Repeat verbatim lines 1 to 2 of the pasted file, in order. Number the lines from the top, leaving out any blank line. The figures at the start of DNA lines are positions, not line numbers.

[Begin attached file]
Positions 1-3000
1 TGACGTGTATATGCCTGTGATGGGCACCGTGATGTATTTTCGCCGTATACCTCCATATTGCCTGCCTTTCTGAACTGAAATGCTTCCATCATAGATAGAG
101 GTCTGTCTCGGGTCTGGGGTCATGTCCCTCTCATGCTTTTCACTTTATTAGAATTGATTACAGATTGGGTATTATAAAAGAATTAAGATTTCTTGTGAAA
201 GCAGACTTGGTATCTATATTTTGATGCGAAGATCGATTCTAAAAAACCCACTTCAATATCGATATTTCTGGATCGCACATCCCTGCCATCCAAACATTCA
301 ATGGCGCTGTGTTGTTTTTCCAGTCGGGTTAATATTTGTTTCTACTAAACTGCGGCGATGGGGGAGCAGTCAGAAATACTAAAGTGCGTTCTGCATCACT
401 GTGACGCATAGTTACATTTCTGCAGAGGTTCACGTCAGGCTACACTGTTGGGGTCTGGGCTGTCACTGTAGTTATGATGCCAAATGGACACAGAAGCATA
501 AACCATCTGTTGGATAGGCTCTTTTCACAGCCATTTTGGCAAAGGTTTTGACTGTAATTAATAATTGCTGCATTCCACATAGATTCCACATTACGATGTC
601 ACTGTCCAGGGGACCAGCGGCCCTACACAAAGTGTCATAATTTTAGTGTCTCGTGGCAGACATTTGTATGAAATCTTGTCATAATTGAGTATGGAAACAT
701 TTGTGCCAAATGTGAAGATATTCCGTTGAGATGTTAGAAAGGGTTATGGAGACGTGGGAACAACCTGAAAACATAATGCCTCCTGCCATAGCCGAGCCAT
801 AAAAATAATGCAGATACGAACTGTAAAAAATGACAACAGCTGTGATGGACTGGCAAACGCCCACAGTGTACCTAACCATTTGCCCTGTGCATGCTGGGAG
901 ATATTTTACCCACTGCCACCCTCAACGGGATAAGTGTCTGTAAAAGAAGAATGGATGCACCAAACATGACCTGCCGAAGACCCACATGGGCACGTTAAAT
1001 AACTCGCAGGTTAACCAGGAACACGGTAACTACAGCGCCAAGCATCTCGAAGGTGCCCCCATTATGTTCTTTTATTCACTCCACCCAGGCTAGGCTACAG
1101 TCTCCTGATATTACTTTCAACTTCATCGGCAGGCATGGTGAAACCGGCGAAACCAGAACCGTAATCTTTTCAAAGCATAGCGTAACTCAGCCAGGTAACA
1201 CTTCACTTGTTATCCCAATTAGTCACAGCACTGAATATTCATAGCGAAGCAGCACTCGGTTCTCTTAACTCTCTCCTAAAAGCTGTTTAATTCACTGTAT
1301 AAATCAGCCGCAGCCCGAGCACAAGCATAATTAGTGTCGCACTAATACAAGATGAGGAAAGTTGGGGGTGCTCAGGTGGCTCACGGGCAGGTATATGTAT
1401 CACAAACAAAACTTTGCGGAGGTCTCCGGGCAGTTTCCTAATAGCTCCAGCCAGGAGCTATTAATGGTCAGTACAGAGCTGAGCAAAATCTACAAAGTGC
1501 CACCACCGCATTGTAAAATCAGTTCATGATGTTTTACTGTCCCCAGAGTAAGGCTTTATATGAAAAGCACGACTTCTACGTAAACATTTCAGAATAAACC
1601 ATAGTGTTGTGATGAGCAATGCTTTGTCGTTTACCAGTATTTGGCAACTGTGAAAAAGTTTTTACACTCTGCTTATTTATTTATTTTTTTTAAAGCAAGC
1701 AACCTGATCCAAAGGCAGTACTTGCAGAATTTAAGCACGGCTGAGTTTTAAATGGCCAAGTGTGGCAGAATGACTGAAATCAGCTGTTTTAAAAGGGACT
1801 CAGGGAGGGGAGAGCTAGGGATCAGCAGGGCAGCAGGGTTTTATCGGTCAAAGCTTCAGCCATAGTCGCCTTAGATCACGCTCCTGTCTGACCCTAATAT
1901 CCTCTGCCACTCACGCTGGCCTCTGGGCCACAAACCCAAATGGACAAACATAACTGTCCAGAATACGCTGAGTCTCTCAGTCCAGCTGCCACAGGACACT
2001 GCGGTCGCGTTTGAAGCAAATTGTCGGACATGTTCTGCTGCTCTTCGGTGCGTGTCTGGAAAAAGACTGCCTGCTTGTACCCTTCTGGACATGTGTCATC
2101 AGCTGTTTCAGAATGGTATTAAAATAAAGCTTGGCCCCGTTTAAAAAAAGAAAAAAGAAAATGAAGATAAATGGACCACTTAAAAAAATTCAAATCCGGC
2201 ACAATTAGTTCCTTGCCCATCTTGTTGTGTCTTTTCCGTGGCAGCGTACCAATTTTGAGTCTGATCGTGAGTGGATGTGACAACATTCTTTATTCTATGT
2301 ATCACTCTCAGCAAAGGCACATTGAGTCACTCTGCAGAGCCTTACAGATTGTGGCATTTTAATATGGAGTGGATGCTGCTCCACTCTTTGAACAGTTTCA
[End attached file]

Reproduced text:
Positions 1-3000
1 TGACGTGTATATGCCTGTGATGGGCACCGTGATGTATTTTCGCCGTATACCTCCATATTGCCTGCCTTTCTGAACTGAAATGCTTCCATCATAGATAGAG